From his seat at a worktable in the art room, Deputy Daniel Zipperstein observed his target and tablemate, Jesse Snodgrass. Like all the other students, Deputy Zipperstein was busily working on the day's class assignment, building a sculpture using cardboard, paper and wire, but Jesse was clearly flummoxed by the project's complexity. Their ponytailed teacher, James Taylor, paused by the boys' table. "Jesse, OK," Taylor instructed, holding up a piece of cardboard. "Today's task will be to cut out six cardboard squares of this size." Taylor took pains to pare down each assignment into bite-size chunks for Jesse, but even so, he'd need to keep circling back to remind Jesse to stay on his single small task. Zipperstein watched Jesse slowly pick up the scissors and get to work.
No one at Chaparral High School knew that transfer student "Daniel Briggs" was in fact a cop in his mid-twenties; as is typical in such an investigation, only a few top district administrators were aware of the operation. With Daniel's Billabong T-shirts, camo shorts and Vans, "he looked just like an average kid," remembers student Jessica Flores, then 17. Handsome and quick to smile, Daniel was meeting new friends with remarkable ease, though some students remained wary, due to his habit of interrupting strangers' conversations whenever the subject of drugs came up – for which he quickly acquired the nickname "Deputy Dan." Madalyn Dunn, then 17, was startled while she chatted with friends during shop class, and the new kid leapt right in: "Are you talking about ketamine?" Dan said, then asked if she'd sell him some, which she declined. Nonetheless, the two wound up walking to fourth period together, bonding over their fondness for pot. After that, Madalyn says, Daniel wouldn't stop asking her for drugs. "Oh, come on," he'd pester.
Deputy Dan was just as aggressive with Jesse Snodgrass, pursuing the friendless boy outside the confines of school. Jesse's mom, Catherine, and his dad, Doug, an engineer, had been delighted when Jesse had come home talking about his new friend from art class; they'd been even more surprised when Daniel had started buzzing Jesse's otherwisesilent phone with texts. Jesse had only ever had one friend before, another special-ed kid who'd recently moved to Alabama, leaving Jesse bereft. And now that Jesse had switched to a new school – a move foisted upon the Snodgrasses when their old house had gone into foreclosure – he had been especially agitated lately. It was only the latest distress in a lifetime of everyday struggles, which Catherine and Doug did their best to help Jesse navigate, fighting the constant battles waged by the parents of children on the autism spectrum: sticking up for him when he was ostracized from playgrounds or asked to leave restaurants as a child; standing up to school districts to secure Jesse equal access to education. Though the Snodgrasses also had two younger children at home, Jesse's needs had long made him a focal point. They were ready for his life to get easier and were thrilled with the calming prospect of this new friendship.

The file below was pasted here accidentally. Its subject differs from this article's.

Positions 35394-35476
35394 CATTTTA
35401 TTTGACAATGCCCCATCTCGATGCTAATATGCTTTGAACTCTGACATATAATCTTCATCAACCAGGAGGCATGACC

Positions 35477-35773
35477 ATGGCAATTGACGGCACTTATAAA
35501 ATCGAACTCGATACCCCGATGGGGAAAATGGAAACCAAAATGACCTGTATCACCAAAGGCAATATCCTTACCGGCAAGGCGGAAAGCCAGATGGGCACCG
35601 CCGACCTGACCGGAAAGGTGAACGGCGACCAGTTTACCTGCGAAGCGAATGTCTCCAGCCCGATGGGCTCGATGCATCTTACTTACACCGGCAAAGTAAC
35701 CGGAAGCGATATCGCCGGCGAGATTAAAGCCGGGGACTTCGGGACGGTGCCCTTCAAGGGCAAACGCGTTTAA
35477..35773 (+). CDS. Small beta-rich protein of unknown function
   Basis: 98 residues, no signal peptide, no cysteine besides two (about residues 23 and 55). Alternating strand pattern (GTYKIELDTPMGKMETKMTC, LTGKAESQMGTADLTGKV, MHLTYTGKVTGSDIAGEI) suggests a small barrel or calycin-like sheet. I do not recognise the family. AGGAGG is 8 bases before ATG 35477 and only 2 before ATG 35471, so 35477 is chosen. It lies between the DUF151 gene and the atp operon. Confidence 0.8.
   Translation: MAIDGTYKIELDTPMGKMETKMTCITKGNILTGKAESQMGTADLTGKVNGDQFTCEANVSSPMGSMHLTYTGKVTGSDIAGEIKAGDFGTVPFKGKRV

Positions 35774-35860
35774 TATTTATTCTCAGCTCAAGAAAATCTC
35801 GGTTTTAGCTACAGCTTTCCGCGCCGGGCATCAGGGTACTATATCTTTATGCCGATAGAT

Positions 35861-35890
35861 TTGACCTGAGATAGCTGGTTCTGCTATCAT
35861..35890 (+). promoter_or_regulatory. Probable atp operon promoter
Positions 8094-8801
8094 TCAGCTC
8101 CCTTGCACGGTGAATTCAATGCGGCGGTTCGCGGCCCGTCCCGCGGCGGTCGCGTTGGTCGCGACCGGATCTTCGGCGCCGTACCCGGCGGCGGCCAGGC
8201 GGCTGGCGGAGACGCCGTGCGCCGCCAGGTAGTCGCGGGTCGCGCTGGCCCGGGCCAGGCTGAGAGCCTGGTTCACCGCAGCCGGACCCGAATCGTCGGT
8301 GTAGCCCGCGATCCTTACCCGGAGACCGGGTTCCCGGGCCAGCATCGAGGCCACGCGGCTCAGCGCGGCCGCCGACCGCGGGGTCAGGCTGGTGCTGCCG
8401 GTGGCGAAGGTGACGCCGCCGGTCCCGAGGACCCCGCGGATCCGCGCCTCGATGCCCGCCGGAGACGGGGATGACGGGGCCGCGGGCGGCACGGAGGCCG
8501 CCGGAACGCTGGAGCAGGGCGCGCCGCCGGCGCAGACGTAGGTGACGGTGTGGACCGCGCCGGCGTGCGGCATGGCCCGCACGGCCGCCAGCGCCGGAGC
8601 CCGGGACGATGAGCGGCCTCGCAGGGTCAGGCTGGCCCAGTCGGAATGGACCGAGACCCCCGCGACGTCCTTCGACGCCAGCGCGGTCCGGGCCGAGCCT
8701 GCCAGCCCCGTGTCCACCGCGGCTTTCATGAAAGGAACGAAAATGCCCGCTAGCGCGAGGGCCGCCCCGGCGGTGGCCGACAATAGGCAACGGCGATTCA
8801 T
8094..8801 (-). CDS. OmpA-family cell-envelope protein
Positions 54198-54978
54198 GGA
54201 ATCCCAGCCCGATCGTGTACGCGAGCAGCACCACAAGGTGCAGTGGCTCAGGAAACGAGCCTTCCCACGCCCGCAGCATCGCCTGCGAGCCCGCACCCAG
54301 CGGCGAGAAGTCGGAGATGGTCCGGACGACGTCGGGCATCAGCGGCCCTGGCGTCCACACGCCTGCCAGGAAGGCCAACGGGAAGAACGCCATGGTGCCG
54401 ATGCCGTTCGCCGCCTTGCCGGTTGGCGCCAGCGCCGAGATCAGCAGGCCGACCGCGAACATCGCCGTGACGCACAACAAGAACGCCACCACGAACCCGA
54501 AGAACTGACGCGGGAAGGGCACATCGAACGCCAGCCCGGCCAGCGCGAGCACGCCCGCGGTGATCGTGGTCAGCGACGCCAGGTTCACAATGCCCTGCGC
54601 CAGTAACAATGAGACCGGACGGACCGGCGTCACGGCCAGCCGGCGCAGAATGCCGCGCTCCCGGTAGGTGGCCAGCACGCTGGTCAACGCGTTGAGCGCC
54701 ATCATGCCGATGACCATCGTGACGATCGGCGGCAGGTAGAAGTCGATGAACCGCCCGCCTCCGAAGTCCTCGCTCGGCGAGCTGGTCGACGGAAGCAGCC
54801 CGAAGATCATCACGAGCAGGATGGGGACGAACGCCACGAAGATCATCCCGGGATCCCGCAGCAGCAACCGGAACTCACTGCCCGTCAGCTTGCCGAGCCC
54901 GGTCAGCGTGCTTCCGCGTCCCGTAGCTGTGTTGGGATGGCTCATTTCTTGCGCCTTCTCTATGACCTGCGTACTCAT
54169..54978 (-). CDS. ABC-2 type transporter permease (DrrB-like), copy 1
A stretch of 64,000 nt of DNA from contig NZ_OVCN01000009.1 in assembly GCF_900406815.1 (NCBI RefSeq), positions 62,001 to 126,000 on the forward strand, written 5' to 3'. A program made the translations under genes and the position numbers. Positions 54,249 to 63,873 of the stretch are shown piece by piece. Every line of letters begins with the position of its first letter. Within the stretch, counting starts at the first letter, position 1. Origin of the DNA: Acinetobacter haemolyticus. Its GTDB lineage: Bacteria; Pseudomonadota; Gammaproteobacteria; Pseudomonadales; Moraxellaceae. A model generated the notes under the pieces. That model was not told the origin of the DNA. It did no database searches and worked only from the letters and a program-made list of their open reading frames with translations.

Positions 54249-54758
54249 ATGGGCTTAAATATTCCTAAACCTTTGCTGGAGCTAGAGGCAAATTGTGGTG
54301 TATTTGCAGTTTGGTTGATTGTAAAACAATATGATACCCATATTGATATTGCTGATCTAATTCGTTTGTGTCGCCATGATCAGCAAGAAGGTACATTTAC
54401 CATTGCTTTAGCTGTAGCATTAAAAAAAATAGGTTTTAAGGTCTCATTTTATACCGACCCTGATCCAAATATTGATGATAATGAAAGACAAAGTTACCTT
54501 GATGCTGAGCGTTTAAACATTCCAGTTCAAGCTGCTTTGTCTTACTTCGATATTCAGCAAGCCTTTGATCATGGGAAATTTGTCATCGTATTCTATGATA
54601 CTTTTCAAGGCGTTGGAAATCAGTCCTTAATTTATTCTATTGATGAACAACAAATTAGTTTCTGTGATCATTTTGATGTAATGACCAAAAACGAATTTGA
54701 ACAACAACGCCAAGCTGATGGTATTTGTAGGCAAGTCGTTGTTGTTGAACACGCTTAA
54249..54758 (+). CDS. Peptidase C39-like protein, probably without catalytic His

"Why don't you tell Daniel to come over?" Catherine urged.
"OK." Jesse hunched over his phone as his mom drove him home through the clean streets of Temecula – a planned suburban community northeast of San Diego, population 100,000 – past the big-box strip malls and into their neighborhood of Mediterranean-style homes, where a man-made duck pond sparkled and joggers bounced past. Jesse's phone vibrated. "He can't do it today, he's grounded," Jesse recited. Made sense to him. Daniel had already told Jesse that he was always in trouble with his strict mom, a conflict that left him superstressed – which was why Daniel "really needed" Jesse to hook him up with some pot.
"Maybe another time. You guys could order pizza, play video games, just hang out," Catherine said. Forging friendships was normally so hard for Jesse, who had the cognitive skills of an 11-year-old and was nearly oblivious to the facial expressions, body language, vocal tones and other contextual cues that make up basic social interactions. He was slow to draw inferences or interpret the casual idioms other kids used, like "catch you later," a phrase Jesse had initially found startling, since it turned out to involve no catching whatsoever. As a toddler, he'd once been terrified for days after his preschool teacher told him, "I'll keep my eye on you."
Jesse had seemed typical enough until age two. Then words started disappearing from his vocabulary, and he spoke in a sporadic, garbled language. His parents grew worried: Their young son made no eye contact and scarcely registered the presence of other people, but drew hundreds of pictures of their vacuum cleaner and would spend hours waving a crayon in front of his face, entranced by the fan of color it etched in the air. When Jesse was five, a neurologist diagnosed him with Asperger's syndrome, a variant of autism; over the years, Jesse's diagnoses would expand to include Tourette's, bipolar disorder and depression. An evaluator prepared the Snodgrasses for the possibility that Jesse might never speak again. Catherine quit her advertising job to plunge Jesse into intensive autism therapies. Amazingly, the interventions got him back on track enough that he was able to attend regular school, taking special-ed classes and mainstream electives, with a counseling team to help him manage.